It might. appear to be desirable to thread a ferrules r annular plug, into. the space between thetube; and-tube. sheet, but this construction has,

two drawbacks or disadvantages. First, itlrl-imits the movement betweenthetube-and tube sheet by compressing the, rubber-like annuli and preventing. utilization, of; the: resilient characteristics.

like annuli. And. one. .of the adya ntages; of theseal-ins means of the William: A. Pearl invention is the relatively lar e number of; tubes per unit,-

of tube sheet area, which number wouldbematerially reducedif. athreaded metallic retainer plug.

Y were to be used.

The present invention contemplates the. provision of a seal between the tube and the tube sheet whic-hpermi-ts movement of, thetuberelative to the tube sheet, seals against high pressures, and. has all of the advantages claimed for; the seal of Patent No. 2,281,594; It: utilizes the rubher-like annuli which are sealed against the tube and the tube sheet. but. has-a means of retaining the sealing medium in' place over pressures of over 25 p. s. i., while simultaneously permitting the tube to move relative to the tube sheet, the movement being absorbed in shear distortion of the rubber-like annuli.

The principal object of the present invention is the provision of a novel leakproof seal capable of withstanding relatively. high temperatures: and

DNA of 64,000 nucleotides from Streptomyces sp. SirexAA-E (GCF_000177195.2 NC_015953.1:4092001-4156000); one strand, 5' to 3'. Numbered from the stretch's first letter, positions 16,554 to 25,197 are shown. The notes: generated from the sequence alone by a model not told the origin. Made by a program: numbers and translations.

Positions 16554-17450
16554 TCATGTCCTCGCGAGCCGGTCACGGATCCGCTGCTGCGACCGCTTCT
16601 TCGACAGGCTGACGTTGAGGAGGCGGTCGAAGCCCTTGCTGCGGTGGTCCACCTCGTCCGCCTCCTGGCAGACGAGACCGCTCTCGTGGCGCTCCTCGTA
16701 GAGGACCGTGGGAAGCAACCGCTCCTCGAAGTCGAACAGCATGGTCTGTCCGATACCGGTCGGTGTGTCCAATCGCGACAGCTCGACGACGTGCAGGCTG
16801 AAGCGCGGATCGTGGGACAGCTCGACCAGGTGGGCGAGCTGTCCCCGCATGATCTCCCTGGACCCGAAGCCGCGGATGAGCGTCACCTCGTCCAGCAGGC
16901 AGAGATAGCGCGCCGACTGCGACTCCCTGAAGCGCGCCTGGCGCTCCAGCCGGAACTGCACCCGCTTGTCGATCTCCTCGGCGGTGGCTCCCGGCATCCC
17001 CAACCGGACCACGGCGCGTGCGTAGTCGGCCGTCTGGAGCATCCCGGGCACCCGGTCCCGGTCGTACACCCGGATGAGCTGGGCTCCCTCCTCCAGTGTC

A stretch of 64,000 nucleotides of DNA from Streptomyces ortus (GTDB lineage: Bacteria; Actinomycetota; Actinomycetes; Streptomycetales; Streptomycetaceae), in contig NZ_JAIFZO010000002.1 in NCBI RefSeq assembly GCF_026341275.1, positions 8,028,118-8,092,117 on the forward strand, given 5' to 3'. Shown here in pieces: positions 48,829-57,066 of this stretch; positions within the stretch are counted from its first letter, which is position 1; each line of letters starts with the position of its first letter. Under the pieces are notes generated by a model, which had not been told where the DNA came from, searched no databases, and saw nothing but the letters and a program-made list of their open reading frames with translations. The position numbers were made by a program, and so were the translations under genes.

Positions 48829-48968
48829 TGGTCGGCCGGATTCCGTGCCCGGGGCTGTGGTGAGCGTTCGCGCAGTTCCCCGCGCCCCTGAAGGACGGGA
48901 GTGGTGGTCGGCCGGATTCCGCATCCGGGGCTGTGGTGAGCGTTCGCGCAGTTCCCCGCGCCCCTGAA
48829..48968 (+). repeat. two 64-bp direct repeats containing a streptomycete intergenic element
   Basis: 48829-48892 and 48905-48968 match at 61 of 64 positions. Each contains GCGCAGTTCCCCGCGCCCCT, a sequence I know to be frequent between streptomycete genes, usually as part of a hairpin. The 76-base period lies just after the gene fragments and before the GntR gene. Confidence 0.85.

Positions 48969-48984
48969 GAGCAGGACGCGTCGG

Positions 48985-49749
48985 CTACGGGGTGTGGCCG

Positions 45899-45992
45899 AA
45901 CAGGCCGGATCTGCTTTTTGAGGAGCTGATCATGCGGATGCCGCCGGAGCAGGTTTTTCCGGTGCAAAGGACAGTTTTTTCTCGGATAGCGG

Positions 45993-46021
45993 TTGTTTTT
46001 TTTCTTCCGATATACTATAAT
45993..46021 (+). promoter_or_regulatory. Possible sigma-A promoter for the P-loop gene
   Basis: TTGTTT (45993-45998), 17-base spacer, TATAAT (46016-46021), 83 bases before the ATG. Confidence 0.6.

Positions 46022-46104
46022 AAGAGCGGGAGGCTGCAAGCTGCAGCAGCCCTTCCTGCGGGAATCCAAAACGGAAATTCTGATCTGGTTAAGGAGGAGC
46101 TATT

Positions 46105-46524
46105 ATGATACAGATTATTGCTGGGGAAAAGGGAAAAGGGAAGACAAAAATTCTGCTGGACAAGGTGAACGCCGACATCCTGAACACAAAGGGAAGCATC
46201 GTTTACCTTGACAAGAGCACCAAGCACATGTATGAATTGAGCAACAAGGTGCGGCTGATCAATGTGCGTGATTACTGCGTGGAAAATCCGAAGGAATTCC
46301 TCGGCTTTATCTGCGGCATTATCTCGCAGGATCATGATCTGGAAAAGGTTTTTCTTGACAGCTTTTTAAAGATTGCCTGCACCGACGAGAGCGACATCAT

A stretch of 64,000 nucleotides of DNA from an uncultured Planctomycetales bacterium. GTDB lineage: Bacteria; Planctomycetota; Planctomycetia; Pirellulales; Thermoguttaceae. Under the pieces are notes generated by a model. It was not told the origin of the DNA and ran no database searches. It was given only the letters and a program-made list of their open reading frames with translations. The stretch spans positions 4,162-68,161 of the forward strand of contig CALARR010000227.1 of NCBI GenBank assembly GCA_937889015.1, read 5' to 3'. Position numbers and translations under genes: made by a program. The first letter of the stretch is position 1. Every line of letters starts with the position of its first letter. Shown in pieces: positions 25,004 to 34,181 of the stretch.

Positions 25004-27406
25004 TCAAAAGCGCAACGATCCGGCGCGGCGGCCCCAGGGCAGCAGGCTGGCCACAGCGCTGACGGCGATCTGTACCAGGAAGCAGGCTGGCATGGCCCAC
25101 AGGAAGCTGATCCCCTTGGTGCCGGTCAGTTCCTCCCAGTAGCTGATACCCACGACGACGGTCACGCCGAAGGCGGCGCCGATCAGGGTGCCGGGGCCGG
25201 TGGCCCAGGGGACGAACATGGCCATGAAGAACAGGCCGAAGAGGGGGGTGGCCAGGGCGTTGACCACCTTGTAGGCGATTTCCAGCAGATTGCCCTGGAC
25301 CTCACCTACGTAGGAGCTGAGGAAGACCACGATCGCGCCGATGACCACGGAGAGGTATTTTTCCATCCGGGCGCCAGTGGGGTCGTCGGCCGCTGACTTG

pressures while permitting relative movement between the parts utilizing thesea-l.

Another object is to provide a novel seal incorporating a retaining'means, permitting fiexure of the sealingmaterial without failure of the seal.

Another object; is to provide an improved seal" incorporating means to prevent blowing out? the sealing medium under relatively high pressures and temperatures.

A further object is toprovide a novel seal having the aforementioned advantages which may be installed easily and. quickly and without, special tools, the application of heat, or a special machine operation.

Other objects and advantages will'become apparent from the following description taken in.

ccnjunctionwith the drawingin which a.

Fig. 1 is a cross. sectional. View of a fragment of a tube. and. a tube sheet of a tubular heat. exchanger showing my nQVlel seal. after it. has. been installed;

Fig. 2 is a. fragmentary cross sectional View of.

the seal. of Fig. 1 illustrating the position at the.

seal parts after application of relatively high pressure and temperature;

Fig. 3 is a fragmentary cross sectional view of the seal of Fig. 1 illustrating the position of the parts after application of greatly excessive pressure; and

Fig. 4 is a perspective view of the retainer ring, broken into section at one point to show its cross-sectional shape.

Referring to Figs. 1 to 3, the numeral indicates a tube sheet supporting a tube l2 which may be formed of Karbate or some other nonmetallic material which will'not react chemically with the material flowing therethrough. The tube sheet i0 is provided with a bore [4 of a diameter slightly larger than the diameter of the tube IE to permit relative angular as well as longitudinal movement between the tube and the tube sheet. The bore I4 communicates with a larger diameter bore l6 flaring outwardly at is at the surface of the tube sheet.